After weeks of pressure from LGBT groups, Saks Fifth Avenue has withdrawn a court filing in which the department store chain alleged it has a right to discriminate against transgender workers.
BuzzFeed reports that attorneys for Saks on Monday withdrew their motion to dismiss a lawsuit filed by Leyth Jamal (above), a transgender woman who worked at the company's Houston Galleria store.
Jamal sued Saks for wrongful termination based on sex in violation of Title VII of the federal Civil Rights Act of 1964, in addition to a hostile work environment, retaliation and breach of contract.
In their motion to dismiss, attorneys for Saks shockingly alleged that transgender workers aren't protected against discrimination under Title VII — despite findings to the contrary from both the federal Equal Employment Opportunity Commission and US Attorney General Eric Holder.
Attorneys for Saks also misgendered Jamal and argued that Saks isn't bound by the nondiscrimination policy in its employee handbook, which includes gender identity.
In response to Saks' filings, the Human Rights Campaign suspended the company's score of 90 on the Corporate Equality Index. HRC also joined the National Center for Lesbian Rights in filing a brief in Jamal's case supporting her claim under Title VII. Meanwhile, New York Attorney General Eric Schneiderman launched an investigation into Saks' transgender-related employment practices in the Empire State.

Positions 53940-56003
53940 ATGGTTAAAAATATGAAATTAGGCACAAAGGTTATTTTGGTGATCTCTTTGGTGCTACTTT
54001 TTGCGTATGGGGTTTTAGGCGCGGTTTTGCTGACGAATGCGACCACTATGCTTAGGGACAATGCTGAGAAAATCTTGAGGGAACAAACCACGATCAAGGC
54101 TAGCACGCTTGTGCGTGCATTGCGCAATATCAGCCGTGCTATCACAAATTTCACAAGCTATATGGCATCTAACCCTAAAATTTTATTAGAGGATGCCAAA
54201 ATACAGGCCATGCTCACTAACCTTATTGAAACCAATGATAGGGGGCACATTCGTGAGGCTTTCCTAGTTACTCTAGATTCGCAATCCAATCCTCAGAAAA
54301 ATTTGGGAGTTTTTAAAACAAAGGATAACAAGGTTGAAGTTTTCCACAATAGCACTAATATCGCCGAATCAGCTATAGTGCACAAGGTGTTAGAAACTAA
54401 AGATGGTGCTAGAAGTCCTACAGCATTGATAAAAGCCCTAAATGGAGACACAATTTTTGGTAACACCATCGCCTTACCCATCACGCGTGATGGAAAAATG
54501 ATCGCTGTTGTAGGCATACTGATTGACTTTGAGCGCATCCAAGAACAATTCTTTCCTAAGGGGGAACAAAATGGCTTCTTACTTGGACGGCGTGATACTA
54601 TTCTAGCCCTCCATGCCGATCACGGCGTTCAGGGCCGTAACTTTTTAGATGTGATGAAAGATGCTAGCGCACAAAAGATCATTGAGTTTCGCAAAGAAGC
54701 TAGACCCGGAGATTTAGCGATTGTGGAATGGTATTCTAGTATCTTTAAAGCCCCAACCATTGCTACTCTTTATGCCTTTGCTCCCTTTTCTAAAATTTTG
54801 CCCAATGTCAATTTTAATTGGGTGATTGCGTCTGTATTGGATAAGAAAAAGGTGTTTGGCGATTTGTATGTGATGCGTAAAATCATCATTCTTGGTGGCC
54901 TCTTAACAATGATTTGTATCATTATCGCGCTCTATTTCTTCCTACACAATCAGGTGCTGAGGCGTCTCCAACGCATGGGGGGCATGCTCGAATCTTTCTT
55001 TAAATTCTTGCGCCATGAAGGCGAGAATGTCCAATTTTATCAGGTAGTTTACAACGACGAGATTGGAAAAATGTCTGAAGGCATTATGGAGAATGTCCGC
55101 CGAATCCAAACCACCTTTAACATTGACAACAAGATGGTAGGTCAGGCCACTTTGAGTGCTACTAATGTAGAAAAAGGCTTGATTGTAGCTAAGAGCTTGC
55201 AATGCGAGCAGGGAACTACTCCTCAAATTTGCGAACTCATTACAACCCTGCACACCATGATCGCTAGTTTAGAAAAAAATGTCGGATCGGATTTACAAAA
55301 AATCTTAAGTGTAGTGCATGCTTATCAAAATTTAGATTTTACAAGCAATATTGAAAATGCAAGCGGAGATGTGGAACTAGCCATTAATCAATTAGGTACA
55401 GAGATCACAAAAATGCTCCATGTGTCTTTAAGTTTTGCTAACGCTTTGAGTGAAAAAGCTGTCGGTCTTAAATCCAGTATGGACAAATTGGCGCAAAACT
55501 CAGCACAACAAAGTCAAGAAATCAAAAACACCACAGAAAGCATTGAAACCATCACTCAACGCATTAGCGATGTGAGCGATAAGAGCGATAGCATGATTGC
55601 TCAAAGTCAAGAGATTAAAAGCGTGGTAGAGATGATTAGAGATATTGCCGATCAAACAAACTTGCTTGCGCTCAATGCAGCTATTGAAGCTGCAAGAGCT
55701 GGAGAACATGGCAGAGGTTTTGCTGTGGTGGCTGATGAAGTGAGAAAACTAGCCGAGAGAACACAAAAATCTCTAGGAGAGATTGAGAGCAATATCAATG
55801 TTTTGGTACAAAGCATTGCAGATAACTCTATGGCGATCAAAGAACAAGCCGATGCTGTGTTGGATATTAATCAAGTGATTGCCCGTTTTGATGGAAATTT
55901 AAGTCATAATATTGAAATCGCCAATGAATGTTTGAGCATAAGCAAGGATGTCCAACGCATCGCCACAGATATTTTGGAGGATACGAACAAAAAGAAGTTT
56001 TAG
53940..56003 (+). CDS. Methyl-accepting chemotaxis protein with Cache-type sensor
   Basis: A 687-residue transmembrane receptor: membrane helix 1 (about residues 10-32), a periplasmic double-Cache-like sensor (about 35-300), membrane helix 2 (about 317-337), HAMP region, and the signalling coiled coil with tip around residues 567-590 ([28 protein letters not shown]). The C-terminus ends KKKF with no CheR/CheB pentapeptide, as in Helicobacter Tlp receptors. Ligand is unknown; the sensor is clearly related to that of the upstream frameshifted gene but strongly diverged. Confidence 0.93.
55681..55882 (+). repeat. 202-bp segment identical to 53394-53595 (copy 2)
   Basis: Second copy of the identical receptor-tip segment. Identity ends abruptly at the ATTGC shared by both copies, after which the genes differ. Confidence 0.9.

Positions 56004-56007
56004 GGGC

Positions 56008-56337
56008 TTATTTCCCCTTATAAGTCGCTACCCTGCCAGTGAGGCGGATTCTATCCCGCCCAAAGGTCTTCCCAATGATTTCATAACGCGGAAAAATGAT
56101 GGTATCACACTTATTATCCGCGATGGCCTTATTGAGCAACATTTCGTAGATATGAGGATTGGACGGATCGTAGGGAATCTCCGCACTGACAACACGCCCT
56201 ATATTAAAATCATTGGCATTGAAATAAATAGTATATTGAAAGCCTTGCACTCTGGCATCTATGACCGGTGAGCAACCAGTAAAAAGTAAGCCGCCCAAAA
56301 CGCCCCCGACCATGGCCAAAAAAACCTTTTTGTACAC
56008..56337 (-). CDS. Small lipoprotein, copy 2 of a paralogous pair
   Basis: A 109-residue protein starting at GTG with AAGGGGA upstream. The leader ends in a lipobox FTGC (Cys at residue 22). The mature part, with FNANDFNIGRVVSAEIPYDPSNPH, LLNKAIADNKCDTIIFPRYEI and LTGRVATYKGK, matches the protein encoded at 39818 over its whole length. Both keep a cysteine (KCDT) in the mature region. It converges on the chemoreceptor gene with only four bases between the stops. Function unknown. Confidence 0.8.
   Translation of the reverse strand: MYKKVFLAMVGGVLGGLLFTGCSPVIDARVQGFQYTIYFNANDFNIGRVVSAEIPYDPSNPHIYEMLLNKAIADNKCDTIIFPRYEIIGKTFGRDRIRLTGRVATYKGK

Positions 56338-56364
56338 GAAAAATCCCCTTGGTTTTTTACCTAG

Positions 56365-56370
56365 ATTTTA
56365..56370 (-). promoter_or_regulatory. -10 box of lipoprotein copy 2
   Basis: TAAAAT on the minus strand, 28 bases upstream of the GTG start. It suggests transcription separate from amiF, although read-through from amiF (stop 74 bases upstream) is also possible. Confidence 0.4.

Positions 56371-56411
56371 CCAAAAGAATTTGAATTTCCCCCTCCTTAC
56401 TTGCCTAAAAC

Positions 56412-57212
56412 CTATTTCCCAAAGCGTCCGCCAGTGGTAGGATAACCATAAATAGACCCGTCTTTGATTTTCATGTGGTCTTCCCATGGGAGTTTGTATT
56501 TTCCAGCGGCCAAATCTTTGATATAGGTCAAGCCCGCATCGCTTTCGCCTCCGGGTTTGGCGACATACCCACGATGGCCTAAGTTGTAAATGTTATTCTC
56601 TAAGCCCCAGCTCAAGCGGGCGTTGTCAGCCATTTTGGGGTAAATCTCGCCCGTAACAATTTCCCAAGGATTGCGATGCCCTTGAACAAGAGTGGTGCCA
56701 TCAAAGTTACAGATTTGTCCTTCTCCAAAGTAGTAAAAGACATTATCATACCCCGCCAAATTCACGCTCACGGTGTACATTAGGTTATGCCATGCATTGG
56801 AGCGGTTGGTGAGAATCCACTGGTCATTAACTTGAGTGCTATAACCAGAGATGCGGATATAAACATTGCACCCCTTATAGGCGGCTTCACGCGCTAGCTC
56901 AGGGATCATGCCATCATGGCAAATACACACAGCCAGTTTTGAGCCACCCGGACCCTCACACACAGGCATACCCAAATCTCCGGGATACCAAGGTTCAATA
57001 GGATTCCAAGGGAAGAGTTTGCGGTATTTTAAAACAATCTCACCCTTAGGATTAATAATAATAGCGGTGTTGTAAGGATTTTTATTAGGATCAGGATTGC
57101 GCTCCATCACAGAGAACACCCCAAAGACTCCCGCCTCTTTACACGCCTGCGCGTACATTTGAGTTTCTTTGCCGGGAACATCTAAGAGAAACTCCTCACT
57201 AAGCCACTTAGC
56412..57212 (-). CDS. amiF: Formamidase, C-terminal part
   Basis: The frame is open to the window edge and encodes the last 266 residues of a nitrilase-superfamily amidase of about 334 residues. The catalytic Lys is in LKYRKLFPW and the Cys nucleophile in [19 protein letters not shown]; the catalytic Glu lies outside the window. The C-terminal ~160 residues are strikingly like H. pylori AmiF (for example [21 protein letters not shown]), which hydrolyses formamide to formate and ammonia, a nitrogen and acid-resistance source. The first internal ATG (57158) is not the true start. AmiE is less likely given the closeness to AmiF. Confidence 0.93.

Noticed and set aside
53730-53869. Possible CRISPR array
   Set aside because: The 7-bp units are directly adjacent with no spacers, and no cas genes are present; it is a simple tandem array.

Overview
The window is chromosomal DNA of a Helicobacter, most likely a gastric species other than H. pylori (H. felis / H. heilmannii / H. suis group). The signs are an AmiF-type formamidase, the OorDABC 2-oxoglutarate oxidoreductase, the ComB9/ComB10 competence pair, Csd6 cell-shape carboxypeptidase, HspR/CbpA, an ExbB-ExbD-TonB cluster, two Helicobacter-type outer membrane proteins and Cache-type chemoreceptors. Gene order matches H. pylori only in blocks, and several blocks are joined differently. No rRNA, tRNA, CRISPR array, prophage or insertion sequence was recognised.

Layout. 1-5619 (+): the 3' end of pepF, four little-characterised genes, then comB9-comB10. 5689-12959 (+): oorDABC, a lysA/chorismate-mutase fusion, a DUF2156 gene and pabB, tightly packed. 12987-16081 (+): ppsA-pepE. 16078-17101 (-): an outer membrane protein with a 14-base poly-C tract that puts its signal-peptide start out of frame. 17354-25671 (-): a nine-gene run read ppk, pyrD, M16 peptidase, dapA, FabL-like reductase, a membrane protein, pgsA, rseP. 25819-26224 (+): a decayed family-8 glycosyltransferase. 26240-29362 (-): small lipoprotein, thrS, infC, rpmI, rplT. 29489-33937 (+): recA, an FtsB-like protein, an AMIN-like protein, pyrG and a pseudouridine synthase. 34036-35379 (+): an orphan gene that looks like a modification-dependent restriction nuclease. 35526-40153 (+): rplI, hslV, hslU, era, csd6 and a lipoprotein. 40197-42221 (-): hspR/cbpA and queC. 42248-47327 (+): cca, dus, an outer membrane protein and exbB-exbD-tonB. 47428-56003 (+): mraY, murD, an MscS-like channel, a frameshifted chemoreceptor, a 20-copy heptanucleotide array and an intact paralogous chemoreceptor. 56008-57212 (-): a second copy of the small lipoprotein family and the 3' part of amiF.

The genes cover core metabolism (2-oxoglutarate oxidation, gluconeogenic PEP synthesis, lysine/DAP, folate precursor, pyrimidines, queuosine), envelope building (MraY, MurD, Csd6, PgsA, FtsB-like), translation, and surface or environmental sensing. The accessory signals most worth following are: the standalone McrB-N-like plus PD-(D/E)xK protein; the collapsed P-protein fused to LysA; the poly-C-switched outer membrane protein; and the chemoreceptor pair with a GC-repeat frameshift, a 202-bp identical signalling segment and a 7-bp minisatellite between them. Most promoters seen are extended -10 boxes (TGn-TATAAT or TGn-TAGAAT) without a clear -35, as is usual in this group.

Saks finally relented, and in withdrawing their motion to dismiss, the company's attorneys wrote:
“Saks is confident that, as this matter proceeds, the facts will demonstrate that Plaintiff’s allegations are wholly without merit, that Saks did not discriminate against Plaintiff, and that Saks’ policies and procedures are effective in ensuring an inclusive and diverse workplace free of discrimination and harassment."
Also Monday, the Department of Justice filed a Statement of Interest in the case supporting Jamal's claim under Title VII, BuzzFeed reports.
It will be interesting to see how Jamal's case plays out from here, but it's already had a lasting impact. If nothing else, it's doubtful we'll see too many more major corporations with a record of support for the LGBT community claiming Title VII doesn't protect transgender workers.